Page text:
Ben answers: First of all, with regard to your question about the interaction between these supplements, if you’re taking creatine which is designed to help improve or increase muscle contraction capabilities, if you are taking glutamine which is designed to help a muscle recover better, if you are taking a nitric oxide product which is designed to enhance oxygen uptake and enhance glucose uptake into the muscle tissue and then if you’re taking those minerals that we talked about earlier, the ZMK, none of those are overlapping. All of them are achieving a different physiological effect within the body. But it is true that none of those are considered basically a fat burning type of supplement. So you asked me about a couple of different supplements and the first was this Hydroxycut Hardcore. Whenever I look at a fat burning supplement and for any of you who listened to podcast 38 from Ben Greenfield Fitness.com, you know one of the first things I look at is whether or not it’s healthy. Because I don’t care if you’re burning fat off your body faster than anybody else, if you are doing damage to your body taking years off your life, damaging your kidneys, shutting down your adrenal glands then it’s not worth it. There are healthy ways to do it. So I looked at the Hydroxy Cut Hardcore ingredients. It’s got about 742 mgs of a fat loss blend. Green tea extract. 280 mgs of caffeine. That’s a lot of caffeine. The energy supplement I take is about 40 mgs, so that’s seven times more. Basically that’s about four cups of coffee. White willow extract, a couple of other extracts that are not important enough to go into right now. Then if you scroll into other ingredients, FDC red number 3, FDC black shade, silica, gelatin, isopropyl alcohol, butyl alcohol, dehydrated alcohol, FDC yellow number 5, ditaium oxide, sodium hydroxide, poedon, propolene glycol. There are some things in this, Craig, that will help you to burn fat. For the most part this stuff is going to make your adrenal glands go nuts. It’s going to overstimulate your nervous system. There’s a ton of caffeine in this. There are also a lot of possible carcinogens such as those FDC artificial colors. There are tons of artificial preservatives in this. I would stay away from the Hyrdroxy Cut as your fat burner. Now moving on to the next fat burner that you ask me about, the Shred XS Hardcore from Millennium Sports, the difference between the Shred XS and the Hydroxy Cut is this one is not quite as caffeine based. It’s designed to be a little bit more of a zero crash type of supplement. It’s primary ingredient is ginseng. It does have caffeine blend in it with theobromine and xenefrin which is… it’s also a little similar to the fedrin. The difference is that it stimulates the beta 3 receptors which are again something that we brought up in last week’s Shownotes. What that means is when you stimulate the beta 3 receptors, you can increase the metabolic rate without actually adversely affecting heart rate or blood pressure. If you were going to choose between these two from a health perspective, you’d definitely want to choose the Millennium Sports Hardcore Shred XS. The clients that I train for fat loss primarily use a combination of the Thermofactor and the Lean Factor supplements which were talked about in last week’s show. The Shred XS Hardcore would be a little bit more along the lines of something that a bodybuilder would take or basically an athlete who was lifting a lot of weight and needed a blend that was a little bit more designed with bodybuilding in mind. That being said, the Lean Factor and the Thermofactor could also be used for bodybuilding. This comes down to a case of there being more than one way to skin a cat. I would try either. Either one is going to get you results but I would definitely stay away from the Hydroxy Cut Hardcore. That stuff would not be fantastic for your health at all. So I hope that answers your question Craig. And I will put a link to the Thermofactor and the Lean Factor right after the question in the Shownotes on this podcast. So that’s all for this week’s Listener Q and A. Let’s go ahead and move on to the interview.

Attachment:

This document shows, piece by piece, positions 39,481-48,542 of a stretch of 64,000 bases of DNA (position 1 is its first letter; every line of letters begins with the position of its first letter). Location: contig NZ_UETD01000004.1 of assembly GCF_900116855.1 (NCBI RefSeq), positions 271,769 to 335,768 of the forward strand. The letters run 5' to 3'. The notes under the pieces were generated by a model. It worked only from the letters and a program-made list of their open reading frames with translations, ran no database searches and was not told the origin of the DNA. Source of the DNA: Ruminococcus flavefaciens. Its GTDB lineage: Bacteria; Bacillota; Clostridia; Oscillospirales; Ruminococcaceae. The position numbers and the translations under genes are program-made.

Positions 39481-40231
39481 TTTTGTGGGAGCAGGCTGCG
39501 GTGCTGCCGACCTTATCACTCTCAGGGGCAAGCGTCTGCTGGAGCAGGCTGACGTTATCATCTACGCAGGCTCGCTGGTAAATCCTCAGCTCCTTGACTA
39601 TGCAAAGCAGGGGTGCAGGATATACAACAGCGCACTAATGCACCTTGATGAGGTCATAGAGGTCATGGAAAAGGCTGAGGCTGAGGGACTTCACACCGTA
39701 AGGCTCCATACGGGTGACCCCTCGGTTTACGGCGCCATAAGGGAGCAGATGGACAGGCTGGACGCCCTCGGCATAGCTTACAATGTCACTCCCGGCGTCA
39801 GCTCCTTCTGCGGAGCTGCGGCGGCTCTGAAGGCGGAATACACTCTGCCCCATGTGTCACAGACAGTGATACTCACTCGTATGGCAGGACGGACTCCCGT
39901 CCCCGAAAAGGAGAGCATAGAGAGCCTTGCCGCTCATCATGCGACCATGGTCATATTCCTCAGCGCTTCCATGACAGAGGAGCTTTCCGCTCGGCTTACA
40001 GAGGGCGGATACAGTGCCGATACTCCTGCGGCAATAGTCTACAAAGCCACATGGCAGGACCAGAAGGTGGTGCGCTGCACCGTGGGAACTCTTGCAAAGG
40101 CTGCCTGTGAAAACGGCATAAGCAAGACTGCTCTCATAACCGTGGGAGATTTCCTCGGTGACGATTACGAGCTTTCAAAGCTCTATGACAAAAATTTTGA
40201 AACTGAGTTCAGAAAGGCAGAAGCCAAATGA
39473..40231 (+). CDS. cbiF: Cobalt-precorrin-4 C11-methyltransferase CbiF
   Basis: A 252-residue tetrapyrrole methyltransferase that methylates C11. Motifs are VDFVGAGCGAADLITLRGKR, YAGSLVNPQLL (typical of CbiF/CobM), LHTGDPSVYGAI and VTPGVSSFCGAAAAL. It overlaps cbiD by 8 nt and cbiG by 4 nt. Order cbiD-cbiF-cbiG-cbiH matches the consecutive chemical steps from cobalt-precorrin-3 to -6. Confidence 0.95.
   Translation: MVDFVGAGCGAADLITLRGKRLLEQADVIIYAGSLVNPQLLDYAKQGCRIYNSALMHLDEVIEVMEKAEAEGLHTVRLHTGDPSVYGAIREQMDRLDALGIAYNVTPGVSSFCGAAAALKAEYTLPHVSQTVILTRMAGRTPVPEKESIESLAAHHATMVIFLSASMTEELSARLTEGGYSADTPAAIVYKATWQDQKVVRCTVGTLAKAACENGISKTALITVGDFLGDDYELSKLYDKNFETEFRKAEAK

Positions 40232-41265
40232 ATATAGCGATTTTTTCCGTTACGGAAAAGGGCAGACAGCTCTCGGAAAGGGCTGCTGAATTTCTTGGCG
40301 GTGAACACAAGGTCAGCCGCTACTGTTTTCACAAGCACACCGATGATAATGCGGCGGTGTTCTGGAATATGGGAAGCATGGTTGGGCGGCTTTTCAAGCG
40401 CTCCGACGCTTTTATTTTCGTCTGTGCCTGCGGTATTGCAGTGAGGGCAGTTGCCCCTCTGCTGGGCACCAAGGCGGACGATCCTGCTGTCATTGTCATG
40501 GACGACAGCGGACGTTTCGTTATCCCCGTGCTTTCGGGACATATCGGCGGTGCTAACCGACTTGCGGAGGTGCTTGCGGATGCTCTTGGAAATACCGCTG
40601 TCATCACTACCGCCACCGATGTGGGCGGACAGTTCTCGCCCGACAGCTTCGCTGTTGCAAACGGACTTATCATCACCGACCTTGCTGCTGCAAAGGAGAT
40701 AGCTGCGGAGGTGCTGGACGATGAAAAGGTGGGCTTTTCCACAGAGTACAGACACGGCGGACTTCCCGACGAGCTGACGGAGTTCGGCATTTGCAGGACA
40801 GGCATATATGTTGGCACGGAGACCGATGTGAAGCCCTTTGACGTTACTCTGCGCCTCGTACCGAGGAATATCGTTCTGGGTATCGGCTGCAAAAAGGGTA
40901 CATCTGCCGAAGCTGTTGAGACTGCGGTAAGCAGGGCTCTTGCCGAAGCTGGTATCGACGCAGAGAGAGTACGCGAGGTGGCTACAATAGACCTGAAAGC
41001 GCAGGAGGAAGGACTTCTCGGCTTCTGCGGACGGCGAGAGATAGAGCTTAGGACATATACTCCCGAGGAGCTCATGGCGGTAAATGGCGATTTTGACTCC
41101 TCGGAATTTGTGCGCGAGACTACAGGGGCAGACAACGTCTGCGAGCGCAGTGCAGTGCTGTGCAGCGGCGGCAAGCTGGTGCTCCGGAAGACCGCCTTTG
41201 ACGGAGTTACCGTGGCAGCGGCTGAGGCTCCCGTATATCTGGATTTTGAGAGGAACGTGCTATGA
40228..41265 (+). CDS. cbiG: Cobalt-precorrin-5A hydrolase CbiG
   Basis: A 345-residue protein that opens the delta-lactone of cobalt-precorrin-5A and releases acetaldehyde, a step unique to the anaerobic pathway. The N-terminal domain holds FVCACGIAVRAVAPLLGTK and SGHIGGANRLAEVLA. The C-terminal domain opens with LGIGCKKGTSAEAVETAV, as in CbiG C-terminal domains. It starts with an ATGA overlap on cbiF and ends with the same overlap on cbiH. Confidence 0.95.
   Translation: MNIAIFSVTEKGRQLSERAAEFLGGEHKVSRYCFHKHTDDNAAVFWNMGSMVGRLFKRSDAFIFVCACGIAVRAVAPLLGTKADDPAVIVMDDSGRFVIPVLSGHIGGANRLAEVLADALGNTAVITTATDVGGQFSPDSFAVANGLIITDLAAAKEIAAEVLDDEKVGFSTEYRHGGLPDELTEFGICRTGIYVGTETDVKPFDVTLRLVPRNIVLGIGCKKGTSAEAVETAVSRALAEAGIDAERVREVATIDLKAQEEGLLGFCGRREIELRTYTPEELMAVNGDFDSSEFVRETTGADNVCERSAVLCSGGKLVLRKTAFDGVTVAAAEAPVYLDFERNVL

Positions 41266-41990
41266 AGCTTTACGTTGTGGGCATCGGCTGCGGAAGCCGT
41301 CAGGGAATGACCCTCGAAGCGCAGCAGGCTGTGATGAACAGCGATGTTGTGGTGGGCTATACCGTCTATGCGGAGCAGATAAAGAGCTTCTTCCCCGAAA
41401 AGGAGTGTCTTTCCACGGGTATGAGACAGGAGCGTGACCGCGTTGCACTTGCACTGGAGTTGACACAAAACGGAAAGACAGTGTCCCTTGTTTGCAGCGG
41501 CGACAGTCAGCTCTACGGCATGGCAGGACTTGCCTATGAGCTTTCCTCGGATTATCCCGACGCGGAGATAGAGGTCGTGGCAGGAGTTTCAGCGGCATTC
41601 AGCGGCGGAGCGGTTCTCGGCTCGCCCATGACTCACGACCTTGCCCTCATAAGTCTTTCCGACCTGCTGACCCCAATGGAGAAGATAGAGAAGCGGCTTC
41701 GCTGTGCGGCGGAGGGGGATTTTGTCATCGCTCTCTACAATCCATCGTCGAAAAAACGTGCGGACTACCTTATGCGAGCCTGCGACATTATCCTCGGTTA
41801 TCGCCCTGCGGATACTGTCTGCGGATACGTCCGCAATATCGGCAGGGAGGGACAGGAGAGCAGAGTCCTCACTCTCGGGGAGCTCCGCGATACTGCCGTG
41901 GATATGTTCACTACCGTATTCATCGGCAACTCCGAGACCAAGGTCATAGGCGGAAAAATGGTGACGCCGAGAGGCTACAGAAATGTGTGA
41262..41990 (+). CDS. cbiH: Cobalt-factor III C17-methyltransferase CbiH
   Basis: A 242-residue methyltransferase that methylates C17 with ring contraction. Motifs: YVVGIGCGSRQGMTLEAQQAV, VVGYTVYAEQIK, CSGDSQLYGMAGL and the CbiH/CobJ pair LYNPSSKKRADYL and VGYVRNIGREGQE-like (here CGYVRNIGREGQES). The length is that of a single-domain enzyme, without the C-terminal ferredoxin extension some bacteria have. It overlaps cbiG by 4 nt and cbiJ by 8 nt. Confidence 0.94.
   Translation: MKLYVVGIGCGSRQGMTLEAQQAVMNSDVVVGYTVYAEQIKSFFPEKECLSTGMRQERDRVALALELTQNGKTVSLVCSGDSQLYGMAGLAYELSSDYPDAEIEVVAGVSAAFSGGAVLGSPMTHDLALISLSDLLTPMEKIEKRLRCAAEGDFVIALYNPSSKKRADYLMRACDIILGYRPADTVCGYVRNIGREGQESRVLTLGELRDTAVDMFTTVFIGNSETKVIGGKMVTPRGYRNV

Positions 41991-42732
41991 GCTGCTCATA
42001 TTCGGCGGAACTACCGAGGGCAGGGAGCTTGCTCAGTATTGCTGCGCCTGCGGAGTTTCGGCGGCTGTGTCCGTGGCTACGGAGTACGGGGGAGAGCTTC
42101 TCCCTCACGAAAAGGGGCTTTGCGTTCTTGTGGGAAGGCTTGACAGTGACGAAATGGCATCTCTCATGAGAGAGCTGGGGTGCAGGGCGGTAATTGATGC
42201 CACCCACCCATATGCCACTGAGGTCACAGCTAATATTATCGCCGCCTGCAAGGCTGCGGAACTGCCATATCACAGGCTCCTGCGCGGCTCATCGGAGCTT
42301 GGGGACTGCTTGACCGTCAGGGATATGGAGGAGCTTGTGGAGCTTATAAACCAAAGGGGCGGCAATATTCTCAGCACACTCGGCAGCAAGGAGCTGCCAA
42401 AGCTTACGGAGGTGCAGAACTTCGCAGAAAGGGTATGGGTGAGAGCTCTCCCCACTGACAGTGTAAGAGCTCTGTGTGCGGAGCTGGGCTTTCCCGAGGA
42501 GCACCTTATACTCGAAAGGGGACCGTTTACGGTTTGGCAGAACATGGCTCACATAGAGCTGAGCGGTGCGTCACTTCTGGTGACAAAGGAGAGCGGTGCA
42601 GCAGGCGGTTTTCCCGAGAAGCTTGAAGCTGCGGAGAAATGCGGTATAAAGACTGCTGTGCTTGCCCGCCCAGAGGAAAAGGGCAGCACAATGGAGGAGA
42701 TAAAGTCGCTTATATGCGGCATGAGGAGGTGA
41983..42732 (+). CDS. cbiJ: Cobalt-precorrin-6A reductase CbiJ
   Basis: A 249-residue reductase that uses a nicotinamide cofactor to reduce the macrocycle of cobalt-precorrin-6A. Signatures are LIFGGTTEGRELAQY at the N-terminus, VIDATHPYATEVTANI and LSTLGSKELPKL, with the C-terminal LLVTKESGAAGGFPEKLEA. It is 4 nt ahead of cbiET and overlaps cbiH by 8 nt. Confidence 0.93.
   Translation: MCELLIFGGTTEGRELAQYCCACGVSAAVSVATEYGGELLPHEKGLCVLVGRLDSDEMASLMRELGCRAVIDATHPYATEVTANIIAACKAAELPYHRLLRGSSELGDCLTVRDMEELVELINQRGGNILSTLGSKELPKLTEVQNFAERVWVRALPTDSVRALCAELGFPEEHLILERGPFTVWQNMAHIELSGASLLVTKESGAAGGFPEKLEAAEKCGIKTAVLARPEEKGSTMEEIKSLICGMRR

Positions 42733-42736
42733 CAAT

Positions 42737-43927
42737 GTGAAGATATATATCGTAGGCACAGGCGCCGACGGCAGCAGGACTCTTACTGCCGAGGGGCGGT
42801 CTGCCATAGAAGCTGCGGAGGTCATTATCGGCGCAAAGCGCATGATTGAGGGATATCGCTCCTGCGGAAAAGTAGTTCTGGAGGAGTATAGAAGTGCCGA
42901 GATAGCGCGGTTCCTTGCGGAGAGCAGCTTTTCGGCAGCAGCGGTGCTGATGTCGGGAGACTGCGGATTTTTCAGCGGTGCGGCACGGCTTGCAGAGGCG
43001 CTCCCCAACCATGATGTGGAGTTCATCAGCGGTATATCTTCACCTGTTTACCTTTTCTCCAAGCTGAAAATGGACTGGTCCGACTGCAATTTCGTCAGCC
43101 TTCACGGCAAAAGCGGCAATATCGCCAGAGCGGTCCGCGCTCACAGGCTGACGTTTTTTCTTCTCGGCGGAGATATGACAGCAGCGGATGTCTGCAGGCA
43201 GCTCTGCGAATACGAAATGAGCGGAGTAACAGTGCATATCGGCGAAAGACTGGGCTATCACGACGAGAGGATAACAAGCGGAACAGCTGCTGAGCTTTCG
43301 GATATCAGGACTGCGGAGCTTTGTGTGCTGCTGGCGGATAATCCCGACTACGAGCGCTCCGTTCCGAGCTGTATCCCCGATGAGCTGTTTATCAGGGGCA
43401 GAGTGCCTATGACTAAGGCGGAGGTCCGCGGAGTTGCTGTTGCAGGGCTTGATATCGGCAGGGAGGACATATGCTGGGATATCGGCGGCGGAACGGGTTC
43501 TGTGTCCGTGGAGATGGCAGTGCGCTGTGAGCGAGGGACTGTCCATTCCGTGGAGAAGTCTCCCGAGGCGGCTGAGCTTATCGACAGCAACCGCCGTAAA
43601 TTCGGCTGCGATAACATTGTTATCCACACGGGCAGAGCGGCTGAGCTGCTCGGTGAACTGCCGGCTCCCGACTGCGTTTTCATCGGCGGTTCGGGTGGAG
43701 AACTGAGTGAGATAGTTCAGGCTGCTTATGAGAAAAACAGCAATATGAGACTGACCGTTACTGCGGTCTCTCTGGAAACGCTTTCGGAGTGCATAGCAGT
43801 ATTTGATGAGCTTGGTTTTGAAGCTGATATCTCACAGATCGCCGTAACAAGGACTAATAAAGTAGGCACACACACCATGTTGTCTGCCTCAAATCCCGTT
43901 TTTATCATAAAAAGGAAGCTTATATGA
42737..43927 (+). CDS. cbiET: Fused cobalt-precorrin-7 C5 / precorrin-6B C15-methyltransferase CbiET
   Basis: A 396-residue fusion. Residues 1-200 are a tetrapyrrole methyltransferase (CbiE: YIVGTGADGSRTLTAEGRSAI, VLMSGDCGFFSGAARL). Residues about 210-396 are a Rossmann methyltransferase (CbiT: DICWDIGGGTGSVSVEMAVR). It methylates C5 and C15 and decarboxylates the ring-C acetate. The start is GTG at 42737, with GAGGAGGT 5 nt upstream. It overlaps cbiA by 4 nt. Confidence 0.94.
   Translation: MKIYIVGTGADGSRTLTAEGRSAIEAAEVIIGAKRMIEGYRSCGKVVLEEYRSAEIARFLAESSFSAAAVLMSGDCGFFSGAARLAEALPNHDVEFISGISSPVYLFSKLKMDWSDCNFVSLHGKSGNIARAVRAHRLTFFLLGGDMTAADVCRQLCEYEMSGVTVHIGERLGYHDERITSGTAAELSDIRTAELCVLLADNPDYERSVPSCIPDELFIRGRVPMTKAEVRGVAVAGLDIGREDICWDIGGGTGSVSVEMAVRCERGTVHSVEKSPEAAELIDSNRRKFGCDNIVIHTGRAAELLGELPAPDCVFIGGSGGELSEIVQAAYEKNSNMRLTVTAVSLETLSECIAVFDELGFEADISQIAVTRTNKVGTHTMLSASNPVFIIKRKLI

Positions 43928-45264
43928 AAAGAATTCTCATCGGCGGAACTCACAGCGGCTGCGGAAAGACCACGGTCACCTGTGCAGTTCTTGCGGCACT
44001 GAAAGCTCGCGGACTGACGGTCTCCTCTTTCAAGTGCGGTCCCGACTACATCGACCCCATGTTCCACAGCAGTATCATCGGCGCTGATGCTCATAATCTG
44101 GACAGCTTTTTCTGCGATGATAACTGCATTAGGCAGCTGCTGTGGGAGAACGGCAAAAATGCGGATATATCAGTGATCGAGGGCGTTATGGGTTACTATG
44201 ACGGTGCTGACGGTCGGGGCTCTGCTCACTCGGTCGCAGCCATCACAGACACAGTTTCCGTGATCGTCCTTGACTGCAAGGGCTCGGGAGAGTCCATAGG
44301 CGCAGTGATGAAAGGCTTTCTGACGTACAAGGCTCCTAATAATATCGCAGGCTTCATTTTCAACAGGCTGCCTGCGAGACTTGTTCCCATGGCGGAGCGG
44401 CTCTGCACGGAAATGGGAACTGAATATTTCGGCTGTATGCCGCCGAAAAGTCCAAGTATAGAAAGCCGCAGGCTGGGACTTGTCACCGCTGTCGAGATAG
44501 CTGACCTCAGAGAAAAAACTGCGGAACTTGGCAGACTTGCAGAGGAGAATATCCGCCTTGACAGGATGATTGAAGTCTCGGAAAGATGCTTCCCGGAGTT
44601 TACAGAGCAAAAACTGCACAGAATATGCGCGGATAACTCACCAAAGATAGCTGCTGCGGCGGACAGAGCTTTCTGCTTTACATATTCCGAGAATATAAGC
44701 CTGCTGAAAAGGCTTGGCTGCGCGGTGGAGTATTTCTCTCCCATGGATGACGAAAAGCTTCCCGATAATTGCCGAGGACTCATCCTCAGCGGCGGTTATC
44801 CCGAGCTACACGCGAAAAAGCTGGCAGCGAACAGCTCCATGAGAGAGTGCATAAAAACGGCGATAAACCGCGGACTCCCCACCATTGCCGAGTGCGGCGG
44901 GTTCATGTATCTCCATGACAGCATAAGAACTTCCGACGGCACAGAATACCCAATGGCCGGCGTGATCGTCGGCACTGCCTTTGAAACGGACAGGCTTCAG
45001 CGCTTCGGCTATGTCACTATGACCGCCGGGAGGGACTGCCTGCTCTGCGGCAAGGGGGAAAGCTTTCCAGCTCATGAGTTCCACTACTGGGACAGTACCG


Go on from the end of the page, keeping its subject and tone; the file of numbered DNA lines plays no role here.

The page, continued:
Ben: Hey podcast listeners, this is Ben Greenfield and I’m back today with an interview with a chiropractic physician, nutritionist, applied kinesiologist, medical intuitive and I don’t know what else the rest of you are but welcome to the show Dr. Akers.
Herb Akers: Thank you Ben, appreciate the opportunity to speak about health.
Ben: And the reason that I have Dr. Akers on the show is because I met him down in California a few weeks ago and basically I was giving a talk down there and Dr. Akers happened to be at the talk and I was dealing with a little bit of a knee injury and I walked up to him and I told him I’ve been having a little bit of pain on the side of my leg and he literally took one look at me and just by I guess seeing how I was standing and the way I was carrying myself, was able to understand my injury and understand the way I was training almost as if he had been watching me train for a couple of weeks. He knew how I was running and where I was feeling the pain and more importantly, he knew what to do. And just in about five minutes, actually fixed what the problem was. So I really wanted to learn a lot more about how he does what he does and he has a very interesting website that talks all about quantum physics and healing and I just want to delve into that today and find out exactly what the deal is with your practice and how you heal, Dr. Akers. So, give me a little bit of a background about you and how you got into this profession.